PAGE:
The stuff has to go somewhere! And a reputable library will be a better custodian than the Hollywood studios, as we know from bitter experience. Also, it's a tax deduction. None of which diminishes the forethought and generosity of this great man.

Juilliard's library, though located today on the Lincoln Center campus, is not a part of the adjoining New York Public Library and not generally as accessible to the public. This material will attract hordes. I do hope there will be reasonable access.

 
 
 Posted:   Mar 7, 2018 - 9:44 AM   
 By:   trstnvnk   (Member)

And I hope it shuts the mouths of those who were alluding to ghostwriters working on Williams' scores.

All film composers have used ghostwriters. Why would Williams be an exception?

 
 Posted:   Mar 7, 2018 - 9:47 AM   
 By:   Justin Boggan   (Member)

Do you know which composers have used ghostwriters?

Lots of composers. I could easily name a dozen. Some are isolated incidents here and there simply because of a work burden, some are so lazy most if not all some of their scores, are written by somebody else.

I'm thinking of a prime example where a current-working composer is credited for a score he didn't write a lick of. Not that it matters, as the score is completely skippable.

 
 Posted:   Mar 7, 2018 - 1:04 PM   
 By:   Gunnar   (Member)

And I hope it shuts the mouths of those who were alluding to ghostwriters working on Williams' scores.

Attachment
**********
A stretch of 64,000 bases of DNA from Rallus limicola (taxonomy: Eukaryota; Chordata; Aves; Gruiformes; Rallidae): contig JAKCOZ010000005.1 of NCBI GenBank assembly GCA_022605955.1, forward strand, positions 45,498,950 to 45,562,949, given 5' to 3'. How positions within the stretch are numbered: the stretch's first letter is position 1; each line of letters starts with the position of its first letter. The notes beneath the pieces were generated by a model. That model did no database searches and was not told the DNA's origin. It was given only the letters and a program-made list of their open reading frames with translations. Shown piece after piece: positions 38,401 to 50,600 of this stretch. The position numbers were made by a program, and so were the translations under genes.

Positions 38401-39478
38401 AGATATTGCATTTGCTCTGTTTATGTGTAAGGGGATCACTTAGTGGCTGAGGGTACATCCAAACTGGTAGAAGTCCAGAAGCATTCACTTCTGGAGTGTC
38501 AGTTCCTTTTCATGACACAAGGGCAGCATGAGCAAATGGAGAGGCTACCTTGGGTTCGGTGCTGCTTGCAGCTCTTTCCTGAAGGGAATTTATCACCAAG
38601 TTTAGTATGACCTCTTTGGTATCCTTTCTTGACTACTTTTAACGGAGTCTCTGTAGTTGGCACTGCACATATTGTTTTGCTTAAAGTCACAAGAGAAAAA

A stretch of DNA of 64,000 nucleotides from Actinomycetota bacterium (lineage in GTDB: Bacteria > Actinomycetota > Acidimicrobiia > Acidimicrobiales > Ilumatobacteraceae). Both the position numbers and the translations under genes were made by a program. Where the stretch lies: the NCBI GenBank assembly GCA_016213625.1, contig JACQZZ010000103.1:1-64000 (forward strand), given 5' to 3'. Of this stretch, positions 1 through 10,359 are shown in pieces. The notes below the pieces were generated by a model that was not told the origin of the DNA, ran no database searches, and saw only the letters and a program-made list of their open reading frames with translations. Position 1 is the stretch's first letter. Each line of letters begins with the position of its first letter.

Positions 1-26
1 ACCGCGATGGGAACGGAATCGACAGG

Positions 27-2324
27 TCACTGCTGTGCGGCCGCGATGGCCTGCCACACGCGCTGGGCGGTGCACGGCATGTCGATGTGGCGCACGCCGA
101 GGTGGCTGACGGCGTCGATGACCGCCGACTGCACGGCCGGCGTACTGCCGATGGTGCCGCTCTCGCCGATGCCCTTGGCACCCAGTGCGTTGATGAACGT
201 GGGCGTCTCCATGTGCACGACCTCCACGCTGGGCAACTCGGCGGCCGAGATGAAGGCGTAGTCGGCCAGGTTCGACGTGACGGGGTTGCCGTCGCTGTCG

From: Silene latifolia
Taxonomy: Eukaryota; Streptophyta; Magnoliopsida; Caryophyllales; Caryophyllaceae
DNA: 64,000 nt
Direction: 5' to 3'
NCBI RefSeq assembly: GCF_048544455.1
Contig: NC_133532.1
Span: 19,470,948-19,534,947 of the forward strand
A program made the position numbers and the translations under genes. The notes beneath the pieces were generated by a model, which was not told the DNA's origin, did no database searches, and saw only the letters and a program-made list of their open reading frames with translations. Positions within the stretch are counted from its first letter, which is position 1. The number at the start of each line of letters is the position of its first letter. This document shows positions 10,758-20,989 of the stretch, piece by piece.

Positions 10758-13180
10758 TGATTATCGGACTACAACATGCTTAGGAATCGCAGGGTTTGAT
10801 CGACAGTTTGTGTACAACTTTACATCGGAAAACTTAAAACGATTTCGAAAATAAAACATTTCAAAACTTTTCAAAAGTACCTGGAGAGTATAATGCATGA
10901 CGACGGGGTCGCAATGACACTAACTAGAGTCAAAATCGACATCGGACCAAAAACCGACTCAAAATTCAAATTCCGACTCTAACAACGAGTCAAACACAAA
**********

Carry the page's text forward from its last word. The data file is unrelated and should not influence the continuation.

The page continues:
Who made those accusations?


I once had a conversation with a musician from a local theater in Germany who said that he was working with someone who taught composition and who used to write parts of scores for Williams. I specifically asked if he meant as an orchestrator, and he basically said no, he was talking about actually composing.

If you ask me, this is only third-hand hearsay and most probably the warped perception of an inflated ego, but I was quite taken aback that these accusations would be thrown around so easily, and in a completely unsolicited manner (we had actually talked about something different and I hadn't disclosed my interest in film music to begin with).

 
 
 Posted:   Mar 7, 2018 - 4:26 PM   
 By:   Smaug   (Member)

And I hope it shuts the mouths of those who were alluding to ghostwriters working on Williams' scores.

All film composers have used ghostwriters. Why would Williams be an exception?


All film composers? I know many and none of them do.

 
 
 Posted:   Mar 7, 2018 - 4:31 PM   
 By:   Jim Cleveland   (Member)

Do you know which composers have used ghostwriters?

Lots of composers. I could easily name a dozen. Some are isolated incidents here and there simply because of a work burden, some are so lazy most if not all some of their scores, are written by somebody else.

I'm thinking of a prime example where a current-working composer is credited for a score he didn't write a lick of. Not that it matters, as the score is completely skippable.


Does it rhyme with Hands Simmer?big grinbig grinbig grinbig grinbig grin

 
 Posted:   Mar 7, 2018 - 4:47 PM   
 By:   Justin Boggan   (Member)

Not this time.

 
 
 Posted:   Mar 8, 2018 - 9:02 AM   
 By:   Marcato   (Member)

in KING KONG - fateful meeting track

the part were and is running on the boat while she is filmed and the finishing piano part for that small boat deck scene - that part was written by Blake Neely using some of the music progression JNH had done earlier in the cue

after the piano part JNH'S music ends the tracks